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I am attempting to use ICA (FastICA via scikit-learn) on EEG signals from seven electrodes per subject for feature extraction and identity classification – that is to extract signal which is related to a specific cortical area without noise and feed it to e.g. MLP for classification.

As I currently understand it, I should be able to get at most seven individual components which I seem to be achieving, but I do not understand how to actually choose the one related to a specific area nor how to verify the results. How do I know I am not extracting noise (they are all very similar)?

The data have been pre-processed with a Butterworth bandpass filter (4 – 40 Hz). The mean error for classification of six subjects via MLP is currently around 12% but similar studies achieved far better results.

See for example:

  1. Selecting Relevant EEG Signal Locations for Personal Identification using ica and neural network
  2. Personal Identification by EEG Using ICA and Neural Network

Excuse the lameness with this one, please – the research papers and introductions to ICA I have read are not brilliant at explaining and use examples involving ideal components.

Anyone?

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    $\begingroup$ "I do not understand how to actually choose the one" As far as I know, they are output in random order, so you need to identify them based on their characteristics. At what speed do they travel from the event to the electrodes? Is there a delay difference between near and far electrodes? I don't think ICA works well in that case. $\endgroup$ – endolith Apr 22 '14 at 14:29
  • $\begingroup$ @endolith The characteristics are very similar in terms of amplitudes and frequency components. One of them looks like heart but the rest looks the same. The sampling rate is 128 Hz so the delay should be negligible. $\endgroup$ – Harold Cavendish Apr 22 '14 at 18:03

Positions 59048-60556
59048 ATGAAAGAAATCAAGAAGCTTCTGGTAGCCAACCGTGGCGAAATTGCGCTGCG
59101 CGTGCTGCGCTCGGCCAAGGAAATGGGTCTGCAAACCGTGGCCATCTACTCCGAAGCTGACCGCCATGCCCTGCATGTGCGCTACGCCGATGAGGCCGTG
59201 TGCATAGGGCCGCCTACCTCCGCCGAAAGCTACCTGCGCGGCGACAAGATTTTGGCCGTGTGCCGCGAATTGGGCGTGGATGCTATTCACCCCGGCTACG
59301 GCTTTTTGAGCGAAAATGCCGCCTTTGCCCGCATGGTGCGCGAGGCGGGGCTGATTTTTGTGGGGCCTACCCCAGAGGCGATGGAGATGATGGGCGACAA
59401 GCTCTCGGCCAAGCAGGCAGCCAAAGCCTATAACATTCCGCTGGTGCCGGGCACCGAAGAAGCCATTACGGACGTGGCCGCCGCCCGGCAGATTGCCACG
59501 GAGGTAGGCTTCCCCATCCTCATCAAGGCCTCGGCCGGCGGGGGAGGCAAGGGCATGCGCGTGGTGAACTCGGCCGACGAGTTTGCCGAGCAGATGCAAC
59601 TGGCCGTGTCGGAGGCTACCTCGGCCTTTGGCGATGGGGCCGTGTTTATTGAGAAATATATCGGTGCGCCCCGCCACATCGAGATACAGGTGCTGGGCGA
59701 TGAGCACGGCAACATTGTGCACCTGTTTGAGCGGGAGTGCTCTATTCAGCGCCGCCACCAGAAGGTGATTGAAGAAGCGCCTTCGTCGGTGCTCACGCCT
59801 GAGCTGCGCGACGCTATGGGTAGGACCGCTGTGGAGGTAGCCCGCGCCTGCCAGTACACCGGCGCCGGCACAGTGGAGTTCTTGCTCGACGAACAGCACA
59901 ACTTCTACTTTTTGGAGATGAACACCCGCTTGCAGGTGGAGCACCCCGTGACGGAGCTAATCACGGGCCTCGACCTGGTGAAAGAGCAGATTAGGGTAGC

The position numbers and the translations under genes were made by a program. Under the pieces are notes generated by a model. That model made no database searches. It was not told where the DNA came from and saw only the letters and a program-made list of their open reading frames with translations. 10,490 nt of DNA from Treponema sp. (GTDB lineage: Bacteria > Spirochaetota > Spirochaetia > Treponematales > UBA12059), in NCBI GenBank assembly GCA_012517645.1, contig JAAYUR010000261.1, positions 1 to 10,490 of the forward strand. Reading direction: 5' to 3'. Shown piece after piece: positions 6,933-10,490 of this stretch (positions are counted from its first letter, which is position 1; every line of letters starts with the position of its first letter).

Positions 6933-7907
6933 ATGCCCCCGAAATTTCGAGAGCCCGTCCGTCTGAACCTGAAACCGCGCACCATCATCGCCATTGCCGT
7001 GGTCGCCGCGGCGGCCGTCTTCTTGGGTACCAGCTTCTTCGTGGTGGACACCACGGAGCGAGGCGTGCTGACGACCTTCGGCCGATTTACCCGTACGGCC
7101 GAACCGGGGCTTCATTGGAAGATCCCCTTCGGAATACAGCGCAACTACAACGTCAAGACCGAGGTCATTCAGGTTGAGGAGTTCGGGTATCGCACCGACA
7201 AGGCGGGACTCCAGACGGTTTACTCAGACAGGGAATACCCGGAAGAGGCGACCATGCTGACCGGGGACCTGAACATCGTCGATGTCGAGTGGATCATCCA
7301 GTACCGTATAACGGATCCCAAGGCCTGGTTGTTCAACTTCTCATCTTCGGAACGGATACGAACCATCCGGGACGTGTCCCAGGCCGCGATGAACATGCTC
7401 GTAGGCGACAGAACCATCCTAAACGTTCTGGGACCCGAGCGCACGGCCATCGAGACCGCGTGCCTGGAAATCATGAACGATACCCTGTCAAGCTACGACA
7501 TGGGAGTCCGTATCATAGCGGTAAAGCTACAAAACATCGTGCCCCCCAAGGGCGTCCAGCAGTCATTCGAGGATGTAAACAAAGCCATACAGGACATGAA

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How do I know I am not extracting noise (they are all very similar)?

You should first find or record a well understood set of signals with which you can test your feature extraction code to verify your setup is correct and that the extracted components are as expected.

Then you'll have higher confidence that you're not extracting noise due to errors in your code and you can focus on tuning your algorithms or reproducing other's results.

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One way is to synchronize Event related potentials(ERP) generator with your EEG measurement device. Alpha(8-13 Hz) potentials can be generated when the test subject closes the eyes and is in a relaxed state. Another ways is to flash black and white patterns at predetermined intervals. Literature can be easily found where many such techniques and related ERPs are documented. An ICA component which has ERP epochs at predetermined instants of time is relatively easier to distinguished from other ICA components than a EEG component without ERPs. Once this is done, it will be easier to isolate, study, characterize and remove non-EEG artifacts.

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